The GOP foreign policy establishment inside the beltway is full of people who are experts in jargon but are devoid of common sense and prudence. Think of it this way.  Let’s say you are confronted with a septic tank of snakes, scorpions, sharks, and piranhas. How would you react to someone frenetically declaring “we must get rid of the head of the sharks?”

Anyone with a lick of common sense would respond, “Well, yes, the head of the sharks should go. In fact all the sharks should go.  Heck, all the snakes, scorpions and piranhas need to go too.  But why should we jump into the septic tank and risk life and limb to affect an impossible outcome?”

We often hear the canard “Assad needs to go.” Nobody disagrees with that.  He does need to go.  Putin needs to go.  ISIS needs to go.  Al Nusra needs to go.  Hezbollah needs to go.  The Islamic Front needs to go.  The Muslim Brotherhood rebels we are arming need to go.  And frankly, the people who support them all need to go.  But therein lies the problem.

Undoubtedly, with the right leadership and non-PC rules of engagement, we can invest enough time and treasure into degrading the command and control of these terror groups and banishing their support networks.

But what happens next?

Evidently, we then discover phantom moderates who are able to rule over Syria and put the post-WWI hodgepodge of sectarian Islamic factions back together under those ill-drawn borders?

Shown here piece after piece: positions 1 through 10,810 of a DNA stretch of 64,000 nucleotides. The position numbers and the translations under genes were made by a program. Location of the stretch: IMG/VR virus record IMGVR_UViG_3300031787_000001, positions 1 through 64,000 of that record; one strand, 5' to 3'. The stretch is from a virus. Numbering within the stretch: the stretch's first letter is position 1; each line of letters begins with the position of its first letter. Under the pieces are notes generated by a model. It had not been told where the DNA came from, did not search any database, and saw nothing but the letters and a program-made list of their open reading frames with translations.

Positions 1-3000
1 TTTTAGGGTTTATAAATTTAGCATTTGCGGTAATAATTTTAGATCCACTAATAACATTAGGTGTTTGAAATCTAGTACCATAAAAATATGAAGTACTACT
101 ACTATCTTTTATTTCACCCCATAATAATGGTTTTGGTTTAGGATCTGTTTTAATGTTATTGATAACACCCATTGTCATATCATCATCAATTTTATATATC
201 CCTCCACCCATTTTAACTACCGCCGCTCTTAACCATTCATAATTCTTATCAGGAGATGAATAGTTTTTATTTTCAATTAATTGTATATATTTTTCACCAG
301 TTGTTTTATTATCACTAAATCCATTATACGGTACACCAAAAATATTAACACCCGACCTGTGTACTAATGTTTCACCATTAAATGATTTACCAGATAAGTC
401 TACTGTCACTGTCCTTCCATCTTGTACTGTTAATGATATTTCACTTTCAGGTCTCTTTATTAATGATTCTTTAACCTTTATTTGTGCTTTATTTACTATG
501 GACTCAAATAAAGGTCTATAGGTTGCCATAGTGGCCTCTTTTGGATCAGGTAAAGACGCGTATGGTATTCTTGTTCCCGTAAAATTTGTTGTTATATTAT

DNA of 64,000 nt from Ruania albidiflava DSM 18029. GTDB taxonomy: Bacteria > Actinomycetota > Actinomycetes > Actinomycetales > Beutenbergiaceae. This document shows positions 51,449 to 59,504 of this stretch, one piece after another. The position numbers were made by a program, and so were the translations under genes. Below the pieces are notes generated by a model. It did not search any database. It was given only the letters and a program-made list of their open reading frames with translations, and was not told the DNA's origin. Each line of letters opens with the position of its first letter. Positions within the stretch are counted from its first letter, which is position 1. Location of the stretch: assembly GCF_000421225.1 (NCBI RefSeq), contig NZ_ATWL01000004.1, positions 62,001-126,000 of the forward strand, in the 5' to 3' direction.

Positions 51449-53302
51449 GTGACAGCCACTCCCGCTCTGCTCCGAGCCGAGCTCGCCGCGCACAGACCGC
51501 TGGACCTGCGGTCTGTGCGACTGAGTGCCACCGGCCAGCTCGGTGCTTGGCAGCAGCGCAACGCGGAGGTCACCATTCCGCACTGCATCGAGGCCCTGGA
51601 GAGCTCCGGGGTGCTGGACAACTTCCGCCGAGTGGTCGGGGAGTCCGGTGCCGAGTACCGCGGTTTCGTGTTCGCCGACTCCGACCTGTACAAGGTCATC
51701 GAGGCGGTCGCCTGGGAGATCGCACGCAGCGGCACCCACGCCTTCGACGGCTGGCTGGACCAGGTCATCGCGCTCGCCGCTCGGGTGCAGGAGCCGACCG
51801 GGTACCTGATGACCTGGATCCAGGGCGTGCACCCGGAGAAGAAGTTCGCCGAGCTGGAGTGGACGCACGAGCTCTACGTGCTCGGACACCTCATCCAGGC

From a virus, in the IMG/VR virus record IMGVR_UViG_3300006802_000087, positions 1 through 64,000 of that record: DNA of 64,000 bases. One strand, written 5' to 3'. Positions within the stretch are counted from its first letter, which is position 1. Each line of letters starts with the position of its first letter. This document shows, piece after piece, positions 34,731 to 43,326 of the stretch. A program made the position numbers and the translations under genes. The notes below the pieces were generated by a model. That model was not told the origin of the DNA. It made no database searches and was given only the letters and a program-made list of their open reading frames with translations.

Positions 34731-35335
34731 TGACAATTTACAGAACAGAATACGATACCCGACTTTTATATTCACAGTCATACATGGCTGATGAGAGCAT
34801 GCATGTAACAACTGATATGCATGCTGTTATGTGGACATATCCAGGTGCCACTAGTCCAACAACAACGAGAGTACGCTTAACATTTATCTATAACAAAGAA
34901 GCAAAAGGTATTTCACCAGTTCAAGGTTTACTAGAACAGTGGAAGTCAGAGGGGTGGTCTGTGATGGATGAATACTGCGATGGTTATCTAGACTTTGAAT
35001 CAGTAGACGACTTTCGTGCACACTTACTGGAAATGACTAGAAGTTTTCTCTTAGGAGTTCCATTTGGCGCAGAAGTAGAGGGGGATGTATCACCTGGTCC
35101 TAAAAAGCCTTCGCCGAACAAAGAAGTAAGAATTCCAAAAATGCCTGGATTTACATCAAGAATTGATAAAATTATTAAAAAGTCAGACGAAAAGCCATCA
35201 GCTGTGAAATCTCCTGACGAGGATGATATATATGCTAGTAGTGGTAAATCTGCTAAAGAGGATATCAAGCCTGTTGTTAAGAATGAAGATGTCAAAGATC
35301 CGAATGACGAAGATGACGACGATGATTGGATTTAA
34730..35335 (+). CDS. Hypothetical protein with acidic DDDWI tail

Neo-conservatives, steeped in political correctness fail to see that these groups are merely a reflection of a large part of the population and/or a rubber-band effect of other moving parts in sectarian civil wars we can’t control.

This dynamic is playing out in Iraq.  Sure, we can work with some Sunni tribes to degrade ISIS, which has worn out their welcome in some areas.  But in the long run, ISIS is merely a reflection of the Sunni insurgency against Iran-controlled Baghdad (brought to you by the Iraq war), the same dynamic that led to the original rise of Al Qaeda in Iraq.  Senior leadership was taken directly from Saddam’s regime.

Neo-conservatives believe that bad regimes and terror groups are divorced from the broader Islamic supremacism supported by those who practice strict sharia in the Middle East.  As such, they believe that if we just destroy those regimes and terror networks, we can install pro-American quasi-democratic governments.  In most places in the Middle East, particularly Arab Muslim countries, that just doesn’t work.